Twins: 2-1= +1
Rockies: 1-0= +1
Yankees: 11-11= 0
Reds: 5-5= 0
Mets: 4-4= 0
Blue Jays: 2-2= 0
Indians: 2-2= 0
Tigers: 2-2= 0
Angels: 1-1= 0
Brewers: 1-1= 0
Diamondbacks: 1-1= 0
Rays: 1-1= 0
Expos/Nationals: 0-0= 0
Athletics: 6-7= -1
Astros: 1-2= -1
Mariners: 0-1= -1
Orioles: 5-7= -2
White Sox: 1-3= -2
Pirates: 2-5= -3
Cubs: 0-3= -3
Braves: 5-9= -4

You'll first note that 29 out of the 30 clubs have a stake in the discussion (though the Brewers are arguable, because either way they'd only have 1982 against the Cardinals), and the 30th may be only days away from having one as well. 11 clubs have made more Fall Classics than they would have without a playoff; 8 have made fewer. The Marlins, Padres, Rangers and Rockies would not have made the World Series without the playoffs, while the Mariners and Cubs- especially the Cubs- have been rendered Series-less by the playoffs. Only one club has been zeroed out both ways- the Expos/Nationals- and they're the unofficial NL champs of 1994, and potentially this year's regular-season NL champs. They enter today tied with the Reds with two games to go; the Rangers lead the AL with the Orioles, Yankees and Athletics still capable of taking the title.

Well, capable of taking it after the playoffs get underway, at least. They and the Tigers, Braves, Giants, and either the Dodgers or Cardinals.

Monday, October 1, 2012

Not That This Makes My Screwup Okay

Okay. So I messed up and had to issue a correction yesterday. It's not the first time I've had to do so. I hate having to do that, but it's part of the game. You screw up, you fess up. In fact, I have an entire book of New York Times corrections on my shelf, called Kill Duck Before Serving.

The whole point behind a correction, though, is twofold: to provide the correct information, and to resolve to try not to do it again. (For example, I am now fully awake.) This will become important shortly.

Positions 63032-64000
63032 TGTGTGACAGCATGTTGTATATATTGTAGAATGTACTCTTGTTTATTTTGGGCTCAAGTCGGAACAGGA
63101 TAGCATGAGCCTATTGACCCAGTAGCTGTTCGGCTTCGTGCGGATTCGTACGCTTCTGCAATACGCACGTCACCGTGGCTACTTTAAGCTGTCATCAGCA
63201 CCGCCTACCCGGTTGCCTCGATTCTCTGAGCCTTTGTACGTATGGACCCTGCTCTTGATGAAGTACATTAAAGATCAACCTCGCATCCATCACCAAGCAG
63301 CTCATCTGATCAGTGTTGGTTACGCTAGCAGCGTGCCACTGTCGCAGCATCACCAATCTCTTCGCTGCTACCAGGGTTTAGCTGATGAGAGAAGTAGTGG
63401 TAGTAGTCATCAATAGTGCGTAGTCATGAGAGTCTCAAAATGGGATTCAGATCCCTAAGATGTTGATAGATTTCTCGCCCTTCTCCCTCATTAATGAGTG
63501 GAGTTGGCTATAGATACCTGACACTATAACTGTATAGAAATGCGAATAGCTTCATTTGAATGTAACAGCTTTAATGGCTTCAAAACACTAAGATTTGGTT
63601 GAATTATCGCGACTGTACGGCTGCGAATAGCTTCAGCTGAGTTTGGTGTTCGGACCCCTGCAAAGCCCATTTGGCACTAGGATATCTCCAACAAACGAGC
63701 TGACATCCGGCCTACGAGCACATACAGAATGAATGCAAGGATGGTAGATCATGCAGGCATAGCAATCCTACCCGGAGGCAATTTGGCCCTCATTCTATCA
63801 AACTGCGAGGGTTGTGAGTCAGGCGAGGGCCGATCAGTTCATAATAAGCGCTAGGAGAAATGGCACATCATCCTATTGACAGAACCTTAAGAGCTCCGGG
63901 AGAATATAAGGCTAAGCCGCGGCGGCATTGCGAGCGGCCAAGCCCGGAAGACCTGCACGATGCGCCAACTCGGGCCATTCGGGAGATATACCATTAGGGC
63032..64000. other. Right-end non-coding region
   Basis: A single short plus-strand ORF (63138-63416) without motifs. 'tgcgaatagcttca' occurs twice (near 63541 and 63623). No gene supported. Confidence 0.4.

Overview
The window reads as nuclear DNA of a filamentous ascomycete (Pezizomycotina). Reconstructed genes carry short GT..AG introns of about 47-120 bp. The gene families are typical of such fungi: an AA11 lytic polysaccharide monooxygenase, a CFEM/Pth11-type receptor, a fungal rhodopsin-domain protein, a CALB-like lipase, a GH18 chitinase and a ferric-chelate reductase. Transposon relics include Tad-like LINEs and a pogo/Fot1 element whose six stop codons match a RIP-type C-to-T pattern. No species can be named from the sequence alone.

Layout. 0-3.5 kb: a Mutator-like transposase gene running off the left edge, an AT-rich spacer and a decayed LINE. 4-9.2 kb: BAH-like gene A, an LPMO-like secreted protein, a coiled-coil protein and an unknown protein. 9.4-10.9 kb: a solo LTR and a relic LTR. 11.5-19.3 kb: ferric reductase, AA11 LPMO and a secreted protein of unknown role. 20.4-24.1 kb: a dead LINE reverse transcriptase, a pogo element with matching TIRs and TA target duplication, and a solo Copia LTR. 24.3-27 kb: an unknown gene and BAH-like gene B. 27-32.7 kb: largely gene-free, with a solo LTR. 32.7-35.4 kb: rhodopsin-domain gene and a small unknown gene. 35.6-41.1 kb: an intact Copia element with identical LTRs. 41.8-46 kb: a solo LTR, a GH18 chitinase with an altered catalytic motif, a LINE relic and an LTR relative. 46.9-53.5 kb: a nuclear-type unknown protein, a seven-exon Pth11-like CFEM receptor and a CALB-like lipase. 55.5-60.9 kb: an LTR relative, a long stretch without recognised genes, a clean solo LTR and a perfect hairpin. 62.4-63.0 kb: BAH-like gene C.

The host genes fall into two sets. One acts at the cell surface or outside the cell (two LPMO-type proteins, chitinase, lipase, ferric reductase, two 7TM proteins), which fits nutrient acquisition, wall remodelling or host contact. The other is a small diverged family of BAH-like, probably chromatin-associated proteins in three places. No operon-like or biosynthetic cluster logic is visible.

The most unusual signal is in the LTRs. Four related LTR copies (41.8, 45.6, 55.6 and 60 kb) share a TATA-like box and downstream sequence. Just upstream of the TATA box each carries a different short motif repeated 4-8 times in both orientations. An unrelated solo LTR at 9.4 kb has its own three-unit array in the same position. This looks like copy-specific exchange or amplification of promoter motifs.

One of the more common ways of screwing up these days is to mistake an article from the Onion as real, and to use it as a legitimate source. As the Onion writes its articles in the style of actual news reports, sometimes an article looks real enough to fool someone. There's a site, called Literally Unbelievable, that fires up anytime someone is caught out by an Onion article.

Among the recent victims was Fars, the Iranian state news service. On Friday, Fars got fooled by the piece 'Gallup Poll: Rural Whites Prefer Ahmadinejad To Obama'. Which is embarrassing enough. But then Fars had to go and plagiarize the darned thing. That screenshot comes courtesy of the Onion (Fars had deleted the article), who twisted the knife by referring to Fars as one of their subsidiaries.

Remember that part about resolving not to do it again?

Fars, after being pointed and laughed at by the entire journalist population of Earth, has now managed to dig itself even deeper with its eventual correction.

Click on the link at 'referring' and the AP article attached will surrender this line at the end:

It's not the first time a foreign news outlet has been duped by The Onion. In 2002, the Beijing Evening News, one of the Chinese capital's biggest newspapers, picked up a story from The Onion that claimed members of Congress were threatening to leave Washington unless the building underwent a makeover that included more bathrooms and a retractable dome.

Now, let's go to the Fars correction, which turned into a long article about other news agencies' screwups (and yes, I recognize the irony in pointing that out):

 In 2002, the Beijing Evening News, one of the Chinese capital's biggest newspapers, picked up a story from The Onion that claimed members of Congress were threatening to leave Washington unless the building underwent a makeover that included more bathrooms and a retractable dome.

If you notice the lack of the 'not the first time' part, don't worry. That popped up three paragraphs earlier. That's right. Fars- who you really shouldn't be counting on for quality news in the first place- has not only plagiarized an Onion article, they have then gone on to plagiarize the correction. Word for word. That is so bad it's actually kind of impressive. I've never seen that before.

Hopefully I won't see it again.